How to Petition for Involuntary Treatment

It’s not easy to watch a loved one become enmeshed in the trap of drug addiction. You see them heading straight for a fall, and you feel powerless to stop it. Talking, pleading, threatening, coaxing, wheedling and reasoning have all failed. You’ve even staged a professional intervention with no results. You’re at the point where you must either walk away or try something truly drastic, such as involuntary commitment to a drug rehab facility. Many states have laws allowing this under certain circumstances, but requirements vary from state to state. Since Florida’s Marchman Act is representative of such legislation, this article will use that to explain how to petition for involuntary treatment.

The Petition

You will first need to prepare and file a court document called a petition. Since you are the one filing, you are called the petitioner. The other party is called the respondent. You must be ready to swear under oath that you have personal knowledge that the respondent both has lost control of their drug use and that they are a danger to themselves or others. You must be a family member, such as a parent, sibling or spouse. If you’re not, you will need to find two other people to sign the petition with you.

Hire an Attorney

Like most matters of law, preparing and filing the petition is tricky. It’s easy to make a technical mistake that the respondent’s attorney can use to have it dismissed. If that happens, the judge will dismiss the action, and you must start over if you still want to pursue the matter. It’s best to hire an attorney to prepare the petition and represent you at the hearing.

The respondent has a powerful edge that you don’t. He or she will have an attorney appointed for them by the court free of charge. You will also be responsible for any financial arrangements for the drug rehab treatment should the judge order it. As the petitioner, the entire burden of proof is yours. The respondent doesn’t have to prove they don’t have a drug problem. You have to prove that they do and convince the judge of such. Before going ahead with the petition, stop to think about your relationship with this person, and understand that such an action could permanently damage it. No one wants to be forced into anything.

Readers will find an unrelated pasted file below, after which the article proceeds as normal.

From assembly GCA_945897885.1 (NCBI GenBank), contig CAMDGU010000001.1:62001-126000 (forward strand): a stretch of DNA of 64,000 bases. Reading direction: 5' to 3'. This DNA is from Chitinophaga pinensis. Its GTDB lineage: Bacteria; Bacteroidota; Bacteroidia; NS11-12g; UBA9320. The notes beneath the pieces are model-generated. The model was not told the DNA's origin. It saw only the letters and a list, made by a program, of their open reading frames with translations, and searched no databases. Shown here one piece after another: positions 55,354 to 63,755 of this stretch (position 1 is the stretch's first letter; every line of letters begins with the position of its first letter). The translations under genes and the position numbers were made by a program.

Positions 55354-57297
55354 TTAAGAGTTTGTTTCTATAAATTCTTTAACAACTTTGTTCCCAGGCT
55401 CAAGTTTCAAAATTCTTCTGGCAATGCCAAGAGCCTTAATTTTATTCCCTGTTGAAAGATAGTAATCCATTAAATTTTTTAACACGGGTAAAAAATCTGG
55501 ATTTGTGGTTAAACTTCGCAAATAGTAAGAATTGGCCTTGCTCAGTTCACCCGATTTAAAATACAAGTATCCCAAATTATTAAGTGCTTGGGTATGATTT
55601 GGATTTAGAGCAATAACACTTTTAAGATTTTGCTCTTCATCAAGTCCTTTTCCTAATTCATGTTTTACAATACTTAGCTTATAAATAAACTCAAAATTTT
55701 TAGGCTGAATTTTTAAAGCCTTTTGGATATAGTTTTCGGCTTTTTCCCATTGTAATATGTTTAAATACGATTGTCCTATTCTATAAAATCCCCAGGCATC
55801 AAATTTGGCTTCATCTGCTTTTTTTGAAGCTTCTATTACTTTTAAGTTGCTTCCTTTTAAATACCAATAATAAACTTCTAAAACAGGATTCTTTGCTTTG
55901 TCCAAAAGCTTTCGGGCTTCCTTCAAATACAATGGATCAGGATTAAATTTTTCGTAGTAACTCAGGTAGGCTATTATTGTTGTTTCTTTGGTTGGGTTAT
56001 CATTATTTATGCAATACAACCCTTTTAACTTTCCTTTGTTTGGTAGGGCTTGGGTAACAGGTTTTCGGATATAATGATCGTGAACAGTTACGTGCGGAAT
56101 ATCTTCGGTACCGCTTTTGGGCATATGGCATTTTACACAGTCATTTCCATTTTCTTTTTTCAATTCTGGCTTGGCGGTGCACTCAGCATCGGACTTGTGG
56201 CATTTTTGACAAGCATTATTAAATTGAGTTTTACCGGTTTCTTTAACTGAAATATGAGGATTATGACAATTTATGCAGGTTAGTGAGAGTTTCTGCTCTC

The Hearing

When the petition is ready, it must be served on the respondent. Your next step is to attend the court hearing. If the respondent fails to appear after being served with the court summons, the judge will probably order the police to pick them up and detain them for another hearing. At this hearing, the judge will determine if your petition is valid or not. If there are any technical mistakes, you can be sure the respondent’s attorney will get it dismissed. The attorney will also try to discredit your claims. Judges take these matters very seriously because you are asking them to deprive someone of their right to liberty when they have committed no crime.

The Evaluation

If the judge thinks the petition has merit, he or she will order the respondent to report to a treatment center selected by the court. If the respondent fails to obey, they’re in contempt of court and can be arrested and delivered to the facility by force. The facility will evaluate the respondent and make its report to the court. It will either confirm that treatment is necessary, deny it or change it from involuntary to voluntary treatment. If that happens, the petition is basically moot, anyway. The judge may also decide the petition isn’t valid. In that case, the respondent is free to go.

If the facility recommends treatment, the judge will decide the amount of treatment time. It’s usually 60 to 90 days. It may or may not be successful, but someone forced into treatment may not benefit from it very much. Again, think carefully before even filing the petition. Is it worth it? What if they get out of treatment and start abusing drugs all over again, only now, there’s a big rift between the two of you? Will they ever trust you again? Will they hate you? This person isn’t a child. They’re an adult. Think. Maybe there’s another way.

We Can Help

We’re a group of experienced drug counselors here to provide help for situations just like this. While we can explain the involuntary commitment process in your area if there is one, we can also offer alternatives. Maybe another intervention might be a better idea. We’d also be happy to talk to the person themselves and try to persuade them into treatment rather than force them. There might be a better way. Just call us anytime at 833-497-3808, and we’d be happy to help.